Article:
Students of the Theological Institute study taught and research-based theological programs, with four directions of development: cultivating theological academic research ability; promoting locally-grounded theological study, and reflection on contemporary social problems within Taiwan; the translation, editing, and publishing of theological works; and the expansion and promotion of international academic training and service work. Students enroll in one of two programs, either the Master of Theology, or the Master of Divinity.

Students of the School are encouraged to engage with the broader Presbyterian tradition. TGST’s North American Presbyterian heritage endures through the institution of initiatives such as the annual Excellence in Preaching award, named in honor of the Presbyterian theologian and author Frederick Buechner.

Library[edit]

The library of the Taiwan Theological College and Seminary grew from the holdings of the Oxford College, founded in 1882 (now a sister institution, Aletheia University). That original library began as a simple reading room for missionaries themselves. As more and more missionaries arrived, the collection rapidly grew; and since many missionaries left their books to the library when they departed, the collection steadily expanded. At that time, most of the library’s books were in English. Yet during the period of Japanese colonization, Japanese-language books were also added to the collection. Finally, with the arrival of the Nationalist Kuomintang party from China, Chinese books also started to enter the collection. Since English has become the standard for international academic publications, especially in the areas of Christian religion and philosophy, the majority of the library’s holdings are in English. And yet the recent boom in Chinese-language theological literature has allowed the library to increase its Chinese holdings, so that Chinese books now account for approximately 40% of the library’s collection. The library uses the Library of Congress classification system. The library has more than 95,000 volumes, including more 36,000 books in Chinese and more than 42,000 in other languages.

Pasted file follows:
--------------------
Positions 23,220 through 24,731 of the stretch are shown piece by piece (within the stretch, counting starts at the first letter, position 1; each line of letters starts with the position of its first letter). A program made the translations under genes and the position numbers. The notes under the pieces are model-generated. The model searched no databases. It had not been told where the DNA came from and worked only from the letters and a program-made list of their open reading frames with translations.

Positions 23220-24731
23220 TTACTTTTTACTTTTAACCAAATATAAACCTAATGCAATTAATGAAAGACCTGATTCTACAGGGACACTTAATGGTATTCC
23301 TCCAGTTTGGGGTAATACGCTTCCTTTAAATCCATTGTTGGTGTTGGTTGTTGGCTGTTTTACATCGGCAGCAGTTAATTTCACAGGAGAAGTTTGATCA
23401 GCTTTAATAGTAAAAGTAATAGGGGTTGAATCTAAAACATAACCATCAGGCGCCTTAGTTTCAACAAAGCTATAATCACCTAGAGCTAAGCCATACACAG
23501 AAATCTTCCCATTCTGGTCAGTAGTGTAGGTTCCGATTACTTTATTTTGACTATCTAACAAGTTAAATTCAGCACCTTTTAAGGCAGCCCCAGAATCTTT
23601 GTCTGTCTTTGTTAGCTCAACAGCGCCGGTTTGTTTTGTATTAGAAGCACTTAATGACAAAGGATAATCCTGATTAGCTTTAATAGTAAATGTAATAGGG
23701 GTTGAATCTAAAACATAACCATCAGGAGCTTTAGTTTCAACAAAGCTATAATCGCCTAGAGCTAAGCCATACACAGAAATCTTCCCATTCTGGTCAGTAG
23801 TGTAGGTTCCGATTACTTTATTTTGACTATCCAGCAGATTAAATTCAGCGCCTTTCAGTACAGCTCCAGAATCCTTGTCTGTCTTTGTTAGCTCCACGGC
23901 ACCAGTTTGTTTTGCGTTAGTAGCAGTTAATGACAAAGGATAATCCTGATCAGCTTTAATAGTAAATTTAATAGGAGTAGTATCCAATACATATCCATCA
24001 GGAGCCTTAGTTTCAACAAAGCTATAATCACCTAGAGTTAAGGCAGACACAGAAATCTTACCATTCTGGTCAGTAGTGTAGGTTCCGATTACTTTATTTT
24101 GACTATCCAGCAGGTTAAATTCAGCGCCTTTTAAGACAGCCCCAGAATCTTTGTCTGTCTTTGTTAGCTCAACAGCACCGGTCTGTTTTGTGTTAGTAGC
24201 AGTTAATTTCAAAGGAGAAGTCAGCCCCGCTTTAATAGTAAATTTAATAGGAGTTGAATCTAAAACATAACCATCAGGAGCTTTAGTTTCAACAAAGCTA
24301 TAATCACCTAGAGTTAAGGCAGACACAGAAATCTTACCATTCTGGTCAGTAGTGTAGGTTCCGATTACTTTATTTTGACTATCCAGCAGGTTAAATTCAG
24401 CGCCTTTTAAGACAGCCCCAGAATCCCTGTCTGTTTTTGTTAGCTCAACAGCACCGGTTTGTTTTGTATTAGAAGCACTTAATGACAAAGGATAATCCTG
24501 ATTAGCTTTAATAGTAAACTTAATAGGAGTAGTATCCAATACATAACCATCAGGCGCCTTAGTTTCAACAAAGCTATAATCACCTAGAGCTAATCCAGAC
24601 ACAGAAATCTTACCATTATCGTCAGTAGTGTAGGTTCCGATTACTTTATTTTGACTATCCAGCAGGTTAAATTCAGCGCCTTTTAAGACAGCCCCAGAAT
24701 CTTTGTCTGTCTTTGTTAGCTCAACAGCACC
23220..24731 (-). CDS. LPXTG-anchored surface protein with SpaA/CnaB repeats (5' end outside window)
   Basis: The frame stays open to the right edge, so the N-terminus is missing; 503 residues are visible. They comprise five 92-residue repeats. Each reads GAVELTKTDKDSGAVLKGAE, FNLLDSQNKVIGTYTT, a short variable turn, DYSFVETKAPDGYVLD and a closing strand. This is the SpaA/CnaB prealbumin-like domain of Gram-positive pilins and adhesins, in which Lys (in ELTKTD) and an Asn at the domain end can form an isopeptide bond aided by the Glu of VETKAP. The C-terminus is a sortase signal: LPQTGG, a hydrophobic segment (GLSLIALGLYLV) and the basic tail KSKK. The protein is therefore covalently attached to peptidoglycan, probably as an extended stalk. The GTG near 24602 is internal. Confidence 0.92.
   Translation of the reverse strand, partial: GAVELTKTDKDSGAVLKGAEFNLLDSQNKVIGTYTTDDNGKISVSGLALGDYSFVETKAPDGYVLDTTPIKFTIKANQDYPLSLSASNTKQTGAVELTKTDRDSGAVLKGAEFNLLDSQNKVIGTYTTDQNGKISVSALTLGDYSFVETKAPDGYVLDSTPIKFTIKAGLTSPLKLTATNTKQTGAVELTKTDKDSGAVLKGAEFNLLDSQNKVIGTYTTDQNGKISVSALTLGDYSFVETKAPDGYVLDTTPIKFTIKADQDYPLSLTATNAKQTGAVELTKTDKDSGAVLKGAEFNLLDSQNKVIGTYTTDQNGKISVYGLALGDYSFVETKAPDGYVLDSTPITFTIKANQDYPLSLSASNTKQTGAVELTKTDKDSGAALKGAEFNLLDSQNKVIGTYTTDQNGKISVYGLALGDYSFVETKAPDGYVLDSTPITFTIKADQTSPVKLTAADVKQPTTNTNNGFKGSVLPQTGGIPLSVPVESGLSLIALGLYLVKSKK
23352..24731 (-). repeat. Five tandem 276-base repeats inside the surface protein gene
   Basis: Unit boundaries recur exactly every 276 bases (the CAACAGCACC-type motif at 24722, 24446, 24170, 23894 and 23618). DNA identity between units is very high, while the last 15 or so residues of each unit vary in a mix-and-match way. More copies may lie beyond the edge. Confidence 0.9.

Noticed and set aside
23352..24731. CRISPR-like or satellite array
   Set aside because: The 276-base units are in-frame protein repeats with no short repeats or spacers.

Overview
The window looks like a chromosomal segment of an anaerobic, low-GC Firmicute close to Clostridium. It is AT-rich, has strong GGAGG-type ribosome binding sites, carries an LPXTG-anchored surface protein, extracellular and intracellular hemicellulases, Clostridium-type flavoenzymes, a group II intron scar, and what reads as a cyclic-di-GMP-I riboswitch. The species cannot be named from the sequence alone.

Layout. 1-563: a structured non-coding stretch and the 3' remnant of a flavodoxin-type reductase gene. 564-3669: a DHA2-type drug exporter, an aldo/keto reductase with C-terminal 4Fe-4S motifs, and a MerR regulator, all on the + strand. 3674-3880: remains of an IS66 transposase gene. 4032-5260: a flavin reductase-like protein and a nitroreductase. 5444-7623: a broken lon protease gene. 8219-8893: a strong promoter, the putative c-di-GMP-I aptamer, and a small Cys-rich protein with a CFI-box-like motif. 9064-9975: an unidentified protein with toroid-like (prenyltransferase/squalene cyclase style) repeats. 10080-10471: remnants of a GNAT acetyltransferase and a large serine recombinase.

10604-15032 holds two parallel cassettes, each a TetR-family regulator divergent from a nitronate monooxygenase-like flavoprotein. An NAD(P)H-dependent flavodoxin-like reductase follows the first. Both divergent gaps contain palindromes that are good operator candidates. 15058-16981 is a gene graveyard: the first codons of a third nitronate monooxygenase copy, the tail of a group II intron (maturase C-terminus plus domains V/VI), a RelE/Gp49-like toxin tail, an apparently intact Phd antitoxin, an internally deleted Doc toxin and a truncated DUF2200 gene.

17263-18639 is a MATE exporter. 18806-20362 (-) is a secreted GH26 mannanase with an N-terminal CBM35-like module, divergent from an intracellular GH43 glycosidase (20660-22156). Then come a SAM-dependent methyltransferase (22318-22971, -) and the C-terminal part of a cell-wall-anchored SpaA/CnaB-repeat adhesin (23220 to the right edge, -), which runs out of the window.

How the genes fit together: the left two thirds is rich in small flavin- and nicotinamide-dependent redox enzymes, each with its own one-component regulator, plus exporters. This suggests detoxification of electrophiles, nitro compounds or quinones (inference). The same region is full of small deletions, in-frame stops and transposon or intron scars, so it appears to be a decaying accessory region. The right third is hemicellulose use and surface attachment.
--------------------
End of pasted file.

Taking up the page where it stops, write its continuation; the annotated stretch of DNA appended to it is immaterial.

Research Centers[edit]

Taiwan Seminary has three research centers dedicated to history, theology, and intercultural studies. In addition to the Intercultural Studies Center, Taiwan Seminary is also home to a Center for the Study of Taiwanese Christian History, and the a Center for the Study of Christian Thought.

The Center for the Study of Christian Thought (CSCT) is chiefly dedicated to the history of Reformation thought and the Protestant tradition and hosts conferences on theology.

The Center for the Study of Taiwanese Christian History collects and preserves relevant information and data regarding Taiwan’s church history, with the twin purposes of further research and teaching. The collections held at the Center include documents and publications created by early Taiwanese churches and institutions of the Northern Synod of the Presbyterian Church in Taiwan, including: the Northern Synod, Taipei Presbytery, Taipei Central Presbytery, Seven Stars Presbytery, Hsinchu Presbytery, and the Central Eastern Presbytery. Beyond presbytery and institutional documents, the Center also collects reports from local congregations.

Notable people[edit]

Taiwan Seminary faculty are widely known for contributions in the fields of history, theology, and Biblical studies. The school has famously included a series of missionaries on its faculty.

References[edit]

  1. ^ a b "A Brief History of Taiwan Seminary". Taiwan Seminary (in Chinese). Retrieved 31 March 2020.
  2. ^ Presbyterian Church in Taiwan Related Institutions: http://english.pct.org.tw/enWho_int_Ins.htm
  3. ^ Lo Lung-kwong (2011). "Taiwan, Hong Kong, Macau". In Phan, Peter C. (ed.). Christianities in Asia. John Wiley & Sons. p. 180. ISBN 978-1-4443-9260-9.

External links[edit]

Coordinates: 25°06′03″N 121°32′30″E / 25.1008°N 121.5418°E / 25.1008; 121.5418